Since 2010, this trust deficit worsened in Malaysia, especially after the scandal of the firm 1MDB (One Malaysia Development Berhad) in which the Prime Minister Najib Abdur Razak and his family members were involved. Yet, Malaysia has a rather efficient government agency which investigates and prosecutes corruption (Malaysian Anti-Corruption Commission, MACC) and civil society in particular reacted by ousting the entire government at the general election held on May 9, 2018. Thus, it would be a mistake to think that social practices linked to public mistrust in politics and bureaucracy are generalized, even though the personalized relationships that characterize transactions related to kabel are still very common throughout the country. In these specific cases there is a noticeable ambivalence between the citizens’ participation in current political life and the mistrust in institutions on which the typical kabel relationships are founded.
Despite the unexpected outcome of the latest election, politicians and bureaucrats have little trust from citizens, who continue to have reservations about trusting impersonal institutions. This results in a fundamental fracture between the State’s legality and its corresponding legitimacy. Thus, the common people are aware of legality but hardly respect and acknowledge the state authority and do not grant it the necessary legitimacy. According to the penal code, defrauding the state and its institutions is illegal, but from the point of view of the individual subjects, it is an acceptable and often legitimate practice. Thus, although an offence, kabel is not perceived by the citizenry as crime or disloyalty of the state institutions. Rather, it is seen to be a form of personalized justice and a defence strategy against the arbitrariness of the public sector. Perhaps, a good way to describe the stance of Malaysians towards the state, is a confrontation between society and the state, resulting in the neutralisation of the state by infiltrating its institutions through personalized connections (Clastres 1974). It is not the case of rebellion or collective open resistance, but rather a set of individual infiltration strategies into the public sector. Such individual strategies constitute highly personalized networks, grounded in clientelist dependence, on the one hand, and ensuring the continuing power of patrons, on the other (Boissevain 1974; Eisenstadt and Roniger 1984; Giordano 2012, 13 ff.; Giordano 2018, 10 ff.).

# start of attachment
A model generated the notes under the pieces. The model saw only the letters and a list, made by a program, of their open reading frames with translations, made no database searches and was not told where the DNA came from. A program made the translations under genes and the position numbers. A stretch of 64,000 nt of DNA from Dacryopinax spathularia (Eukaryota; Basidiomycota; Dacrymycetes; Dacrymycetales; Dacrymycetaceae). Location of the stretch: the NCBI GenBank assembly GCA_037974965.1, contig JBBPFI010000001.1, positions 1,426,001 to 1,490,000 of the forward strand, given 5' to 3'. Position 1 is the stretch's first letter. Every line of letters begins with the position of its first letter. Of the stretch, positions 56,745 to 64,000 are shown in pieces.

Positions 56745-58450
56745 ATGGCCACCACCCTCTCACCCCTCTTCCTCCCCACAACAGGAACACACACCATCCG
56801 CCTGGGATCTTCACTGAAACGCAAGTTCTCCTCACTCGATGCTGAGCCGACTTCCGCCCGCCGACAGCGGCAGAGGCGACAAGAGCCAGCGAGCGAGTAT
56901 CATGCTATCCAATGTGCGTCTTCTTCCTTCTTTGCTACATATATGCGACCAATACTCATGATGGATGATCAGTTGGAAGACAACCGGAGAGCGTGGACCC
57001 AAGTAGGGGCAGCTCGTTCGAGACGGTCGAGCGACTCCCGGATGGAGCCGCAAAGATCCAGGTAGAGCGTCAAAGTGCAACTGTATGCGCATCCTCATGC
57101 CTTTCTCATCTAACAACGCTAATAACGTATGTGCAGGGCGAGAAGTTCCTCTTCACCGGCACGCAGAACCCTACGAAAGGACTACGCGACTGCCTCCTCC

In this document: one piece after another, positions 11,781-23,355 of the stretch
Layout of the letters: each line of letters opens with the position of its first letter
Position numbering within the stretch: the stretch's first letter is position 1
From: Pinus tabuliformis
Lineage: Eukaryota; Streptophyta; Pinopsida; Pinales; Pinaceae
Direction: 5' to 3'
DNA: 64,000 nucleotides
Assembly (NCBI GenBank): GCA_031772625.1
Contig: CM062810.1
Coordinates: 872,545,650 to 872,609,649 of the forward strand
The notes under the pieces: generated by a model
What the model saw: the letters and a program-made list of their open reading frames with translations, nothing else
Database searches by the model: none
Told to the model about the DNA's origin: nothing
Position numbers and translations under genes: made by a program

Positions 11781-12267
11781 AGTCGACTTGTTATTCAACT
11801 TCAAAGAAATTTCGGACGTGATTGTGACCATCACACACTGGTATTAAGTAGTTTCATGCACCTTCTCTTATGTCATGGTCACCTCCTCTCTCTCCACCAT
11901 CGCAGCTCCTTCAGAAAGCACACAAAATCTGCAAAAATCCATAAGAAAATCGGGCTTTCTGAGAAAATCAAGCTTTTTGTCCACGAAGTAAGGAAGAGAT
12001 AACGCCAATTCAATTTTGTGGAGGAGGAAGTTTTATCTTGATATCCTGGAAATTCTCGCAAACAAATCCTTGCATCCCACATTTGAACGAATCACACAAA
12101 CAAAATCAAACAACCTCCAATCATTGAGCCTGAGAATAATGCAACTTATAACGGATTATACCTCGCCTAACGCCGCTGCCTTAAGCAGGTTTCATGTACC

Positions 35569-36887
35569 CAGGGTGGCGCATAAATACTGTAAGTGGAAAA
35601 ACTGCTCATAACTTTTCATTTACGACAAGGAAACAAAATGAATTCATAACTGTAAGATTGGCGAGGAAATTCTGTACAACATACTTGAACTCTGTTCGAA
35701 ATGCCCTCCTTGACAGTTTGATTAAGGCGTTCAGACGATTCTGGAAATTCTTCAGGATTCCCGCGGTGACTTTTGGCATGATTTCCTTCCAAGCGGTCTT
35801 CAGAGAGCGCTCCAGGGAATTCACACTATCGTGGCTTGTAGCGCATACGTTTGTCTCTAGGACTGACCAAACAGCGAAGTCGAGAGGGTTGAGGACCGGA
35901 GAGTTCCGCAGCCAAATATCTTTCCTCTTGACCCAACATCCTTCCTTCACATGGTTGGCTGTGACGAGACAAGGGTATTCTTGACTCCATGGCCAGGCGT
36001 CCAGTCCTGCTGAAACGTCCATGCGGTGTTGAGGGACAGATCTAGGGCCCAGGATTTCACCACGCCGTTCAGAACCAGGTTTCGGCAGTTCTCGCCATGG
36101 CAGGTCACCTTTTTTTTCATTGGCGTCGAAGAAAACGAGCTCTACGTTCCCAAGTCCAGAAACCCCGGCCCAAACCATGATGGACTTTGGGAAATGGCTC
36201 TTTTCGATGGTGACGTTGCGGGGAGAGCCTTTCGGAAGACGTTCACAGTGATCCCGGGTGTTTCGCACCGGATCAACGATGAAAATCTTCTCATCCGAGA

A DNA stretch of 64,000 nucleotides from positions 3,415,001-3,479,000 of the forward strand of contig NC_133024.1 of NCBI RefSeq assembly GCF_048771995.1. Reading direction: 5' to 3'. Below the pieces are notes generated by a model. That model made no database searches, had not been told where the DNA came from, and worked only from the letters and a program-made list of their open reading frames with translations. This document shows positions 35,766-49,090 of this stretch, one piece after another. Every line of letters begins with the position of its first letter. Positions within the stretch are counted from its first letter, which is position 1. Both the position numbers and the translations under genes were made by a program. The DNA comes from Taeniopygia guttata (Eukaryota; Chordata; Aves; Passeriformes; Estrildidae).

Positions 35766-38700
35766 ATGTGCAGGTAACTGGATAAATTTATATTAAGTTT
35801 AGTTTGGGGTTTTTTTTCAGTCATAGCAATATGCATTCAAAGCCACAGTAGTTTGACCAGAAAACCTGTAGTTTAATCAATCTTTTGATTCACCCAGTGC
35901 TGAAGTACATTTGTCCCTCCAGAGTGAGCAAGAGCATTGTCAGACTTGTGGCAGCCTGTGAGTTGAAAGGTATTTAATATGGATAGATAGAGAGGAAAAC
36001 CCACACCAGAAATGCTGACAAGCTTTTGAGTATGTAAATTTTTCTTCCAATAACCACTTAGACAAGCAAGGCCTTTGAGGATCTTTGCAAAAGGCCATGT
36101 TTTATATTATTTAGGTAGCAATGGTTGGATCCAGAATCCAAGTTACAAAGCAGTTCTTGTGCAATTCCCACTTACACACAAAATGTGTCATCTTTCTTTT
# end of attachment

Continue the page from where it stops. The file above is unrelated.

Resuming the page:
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Nadeswaran, R. 2016. Curi Curi: Stories behind the Stories, Kuala Lumpur: Self-Publication
Wong Chun Wai. 2017. "Mind your Words, Please", The Star, 23 April, www.thestar.com.my
Watson Andaya B. and Andaya L. 2001. A History of Malaysia, London, New York: Palgrave Macmillan